Developer Feedback Makes Microsoft Reverse .NET 6 Hot Reload Decision
Microsoft apologized for an admitted mistake and reversed an earlier decision to limit Hot Reload functionality in the upcoming .NET 6, which is due to debut in a few weeks.
"First and foremost, we want to apologize. We made a mistake in executing on our decision and took longer than expected to respond back to the community," said Scott Hunter, director program management, .NET, in an Oct. 23 post.
That decision was announced a few days earlier in an "Update on .NET Hot Reload progress and Visual Studio 2022 Highlights" wherein principal program manager Dmitry Lyalin said, "we've decided that starting with the upcoming .NET 6 GA release, we will enable Hot Reload functionality only through Visual Studio 2022 so we can focus on providing the best experiences to the most users." The post was later updated to clarify that the company was not releasing Hot Reload as a feature of the
dotnet watch command-line interface (CLI) tool, but only in Visual Studio 2022, with the team working to support Hot Reload in Visual Studio for Mac in the future.
That post has since been updated yet again and now points to Hunter's announcement for a full explanation on the decision to not support CLI Hot Reload.
There, Hunter explained: "With the runway getting short for the .NET 6 release and Visual Studio 2022, we chose to focus on bringing Hot Reload to VS2022 first. We made a mistake in executing on this plan in the way it was carried out. In our effort to scope, we inadvertently ended up deleting the source code instead of just not invoking that code path. We underestimated the number of developers that are dependent upon this capability in their environments across scenarios, and how the CLI was being used alongside Visual Studio to drive inner loop productivity by many." The dev team approved the pull request to re-enable the code path, which will be in the GA build of the .NET 6 SDK coming next month.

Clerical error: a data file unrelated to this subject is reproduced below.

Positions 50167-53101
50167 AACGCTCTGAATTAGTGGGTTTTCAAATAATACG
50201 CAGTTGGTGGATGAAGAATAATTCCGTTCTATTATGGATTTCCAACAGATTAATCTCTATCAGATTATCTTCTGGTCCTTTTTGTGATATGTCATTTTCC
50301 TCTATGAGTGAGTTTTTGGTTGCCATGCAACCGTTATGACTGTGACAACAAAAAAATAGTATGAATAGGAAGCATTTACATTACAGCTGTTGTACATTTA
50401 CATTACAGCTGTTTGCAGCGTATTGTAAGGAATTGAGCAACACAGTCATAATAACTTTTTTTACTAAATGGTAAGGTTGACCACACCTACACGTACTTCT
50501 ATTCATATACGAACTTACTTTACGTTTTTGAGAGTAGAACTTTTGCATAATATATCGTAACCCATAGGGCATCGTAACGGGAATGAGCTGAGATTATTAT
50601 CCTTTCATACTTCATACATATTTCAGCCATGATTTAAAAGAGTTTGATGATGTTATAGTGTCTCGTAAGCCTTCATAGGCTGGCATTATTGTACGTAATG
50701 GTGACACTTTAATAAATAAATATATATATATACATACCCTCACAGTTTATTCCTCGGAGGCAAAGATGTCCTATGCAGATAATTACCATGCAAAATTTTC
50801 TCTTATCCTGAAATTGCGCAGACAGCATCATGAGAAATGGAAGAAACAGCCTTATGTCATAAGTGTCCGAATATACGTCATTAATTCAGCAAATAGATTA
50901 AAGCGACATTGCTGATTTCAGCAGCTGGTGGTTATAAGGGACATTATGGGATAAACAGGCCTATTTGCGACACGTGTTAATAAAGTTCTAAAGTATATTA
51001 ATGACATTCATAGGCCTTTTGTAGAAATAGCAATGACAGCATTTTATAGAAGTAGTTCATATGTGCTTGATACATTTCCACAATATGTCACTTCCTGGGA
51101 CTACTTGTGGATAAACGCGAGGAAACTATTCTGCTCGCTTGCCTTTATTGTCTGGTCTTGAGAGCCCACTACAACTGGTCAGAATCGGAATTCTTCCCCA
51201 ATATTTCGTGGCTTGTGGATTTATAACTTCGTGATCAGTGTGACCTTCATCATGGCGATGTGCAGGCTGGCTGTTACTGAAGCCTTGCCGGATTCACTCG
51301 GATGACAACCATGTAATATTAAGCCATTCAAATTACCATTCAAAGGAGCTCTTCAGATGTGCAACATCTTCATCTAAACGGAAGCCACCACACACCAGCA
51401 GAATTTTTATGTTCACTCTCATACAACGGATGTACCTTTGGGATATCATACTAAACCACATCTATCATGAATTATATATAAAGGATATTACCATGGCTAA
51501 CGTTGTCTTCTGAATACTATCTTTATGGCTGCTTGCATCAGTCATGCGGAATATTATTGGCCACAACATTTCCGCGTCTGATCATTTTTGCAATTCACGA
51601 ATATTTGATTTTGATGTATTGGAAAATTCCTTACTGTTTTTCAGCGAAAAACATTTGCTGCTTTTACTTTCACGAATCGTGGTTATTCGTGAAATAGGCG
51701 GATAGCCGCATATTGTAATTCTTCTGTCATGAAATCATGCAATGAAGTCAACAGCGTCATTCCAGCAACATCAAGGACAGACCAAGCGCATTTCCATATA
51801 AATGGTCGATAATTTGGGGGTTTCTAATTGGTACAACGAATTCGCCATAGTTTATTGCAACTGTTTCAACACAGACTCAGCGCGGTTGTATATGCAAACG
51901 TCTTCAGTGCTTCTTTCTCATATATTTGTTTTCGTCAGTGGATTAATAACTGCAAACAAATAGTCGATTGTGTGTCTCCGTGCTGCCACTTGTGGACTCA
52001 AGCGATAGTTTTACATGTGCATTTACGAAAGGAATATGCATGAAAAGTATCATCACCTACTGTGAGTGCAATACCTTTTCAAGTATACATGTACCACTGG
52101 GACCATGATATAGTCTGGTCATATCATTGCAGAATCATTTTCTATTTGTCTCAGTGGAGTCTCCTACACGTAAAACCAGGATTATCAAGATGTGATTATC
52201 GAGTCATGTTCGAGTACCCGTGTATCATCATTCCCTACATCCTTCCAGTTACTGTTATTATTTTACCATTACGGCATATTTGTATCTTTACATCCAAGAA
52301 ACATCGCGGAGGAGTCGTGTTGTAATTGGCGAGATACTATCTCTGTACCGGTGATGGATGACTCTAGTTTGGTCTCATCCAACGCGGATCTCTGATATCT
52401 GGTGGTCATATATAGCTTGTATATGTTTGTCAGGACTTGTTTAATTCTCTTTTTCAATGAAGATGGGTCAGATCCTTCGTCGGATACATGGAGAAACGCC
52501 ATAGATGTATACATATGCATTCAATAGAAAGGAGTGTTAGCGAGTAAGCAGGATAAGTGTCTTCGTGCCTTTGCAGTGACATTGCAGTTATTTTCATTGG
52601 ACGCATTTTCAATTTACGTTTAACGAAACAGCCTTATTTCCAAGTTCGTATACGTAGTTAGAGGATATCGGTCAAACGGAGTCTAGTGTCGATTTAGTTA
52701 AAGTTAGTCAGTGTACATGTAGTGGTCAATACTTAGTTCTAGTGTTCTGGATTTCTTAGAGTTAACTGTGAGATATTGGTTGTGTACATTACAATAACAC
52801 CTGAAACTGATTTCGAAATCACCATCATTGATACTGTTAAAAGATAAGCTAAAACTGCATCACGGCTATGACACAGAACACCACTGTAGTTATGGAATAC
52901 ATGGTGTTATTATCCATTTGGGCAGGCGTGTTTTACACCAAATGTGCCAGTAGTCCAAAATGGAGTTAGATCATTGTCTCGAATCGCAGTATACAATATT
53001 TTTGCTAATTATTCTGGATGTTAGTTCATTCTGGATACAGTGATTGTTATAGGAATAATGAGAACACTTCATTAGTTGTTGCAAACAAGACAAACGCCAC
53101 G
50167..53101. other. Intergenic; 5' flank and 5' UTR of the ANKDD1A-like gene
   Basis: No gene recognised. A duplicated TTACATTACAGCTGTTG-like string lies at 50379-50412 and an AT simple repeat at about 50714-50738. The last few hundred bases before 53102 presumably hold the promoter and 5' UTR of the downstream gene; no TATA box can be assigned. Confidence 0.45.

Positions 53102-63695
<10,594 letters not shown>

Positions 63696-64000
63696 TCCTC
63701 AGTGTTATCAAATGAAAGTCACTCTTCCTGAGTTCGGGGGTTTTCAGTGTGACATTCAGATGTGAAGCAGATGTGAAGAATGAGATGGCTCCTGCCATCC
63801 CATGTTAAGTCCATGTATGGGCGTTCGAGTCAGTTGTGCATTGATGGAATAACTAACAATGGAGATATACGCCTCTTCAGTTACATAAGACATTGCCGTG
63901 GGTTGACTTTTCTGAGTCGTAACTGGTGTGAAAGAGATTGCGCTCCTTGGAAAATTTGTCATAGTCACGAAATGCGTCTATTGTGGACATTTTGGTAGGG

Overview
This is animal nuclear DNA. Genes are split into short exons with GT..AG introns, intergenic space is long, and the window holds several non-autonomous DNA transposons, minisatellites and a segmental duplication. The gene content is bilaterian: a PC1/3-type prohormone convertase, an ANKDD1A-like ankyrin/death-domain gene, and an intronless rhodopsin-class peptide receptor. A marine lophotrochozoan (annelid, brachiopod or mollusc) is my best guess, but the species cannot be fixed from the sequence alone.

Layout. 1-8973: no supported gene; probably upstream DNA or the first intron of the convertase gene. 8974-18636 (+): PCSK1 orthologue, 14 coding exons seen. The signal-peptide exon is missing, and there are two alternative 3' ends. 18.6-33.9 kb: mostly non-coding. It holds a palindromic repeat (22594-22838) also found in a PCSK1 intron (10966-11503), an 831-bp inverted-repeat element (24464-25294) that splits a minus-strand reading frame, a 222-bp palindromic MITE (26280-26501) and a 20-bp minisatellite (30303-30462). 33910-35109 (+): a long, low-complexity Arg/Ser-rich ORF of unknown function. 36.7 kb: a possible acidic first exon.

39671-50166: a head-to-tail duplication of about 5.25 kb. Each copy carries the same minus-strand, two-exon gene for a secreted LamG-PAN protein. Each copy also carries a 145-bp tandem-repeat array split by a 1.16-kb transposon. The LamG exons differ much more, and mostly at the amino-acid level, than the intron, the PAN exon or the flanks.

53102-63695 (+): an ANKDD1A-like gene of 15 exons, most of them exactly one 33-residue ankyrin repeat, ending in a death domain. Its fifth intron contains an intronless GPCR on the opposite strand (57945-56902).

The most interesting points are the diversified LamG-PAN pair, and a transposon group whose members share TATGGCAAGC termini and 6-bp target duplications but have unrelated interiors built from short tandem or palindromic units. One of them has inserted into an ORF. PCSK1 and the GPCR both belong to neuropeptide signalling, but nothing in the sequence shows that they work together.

This reporter tried out Blazor Hot Reload functionality via
dotnet watch in April and it worked, as detailed in the article, "Hands On: .NET MAUI Desktop, Hot Reload, Blazor WPF/WinForms Controls in .NET 6 Preview 3."
Hunter's Twitter post on the company's reversal was retweeted 662 times, garnering 117 quote tweets and 2,755 likes.
The original decision and subsequent reversal were met with mixed reaction in GitHub discussion and comments to blog and Twitter posts, with some comments alluding to a business decision and internal disagreement about it, but Microsoft hasn't responded to those.
While the Hot Reload CLI brouhaha dominated discussion of the feature, Lyalin's post also discussed:
- Supported App Frameworks and Scenarios for .NET developers, such as where Hot Reload can be used and through which startup experience
- Improvements to the core user experience in Visual Studio 2022
- What's new for .NET MAUI and ASP.NET scenarios
- Additional supported edits for .NET apps
- Improvements to the end-to-end experience when using both XAML and .NET Hot Reload together in the same edit session (still in preview)
- How Hot Reload improves .NET 6 Unit Testing (experimental)
"Regardless of the type of app you're working on, our goal with Hot Reload is to save you as many app restarts between edits as possible, making you more productive by reducing the time you spend waiting for apps to rebuild, restart, re-navigate to the previous location where you were in the app itself, etc." he said. "We accomplish this by making it possible for you to edit your applications code files and apply those code changes immediately to the running application, also known as 'Hot Reload.' "
About the Author
David Ramel is an editor and writer for Converge360.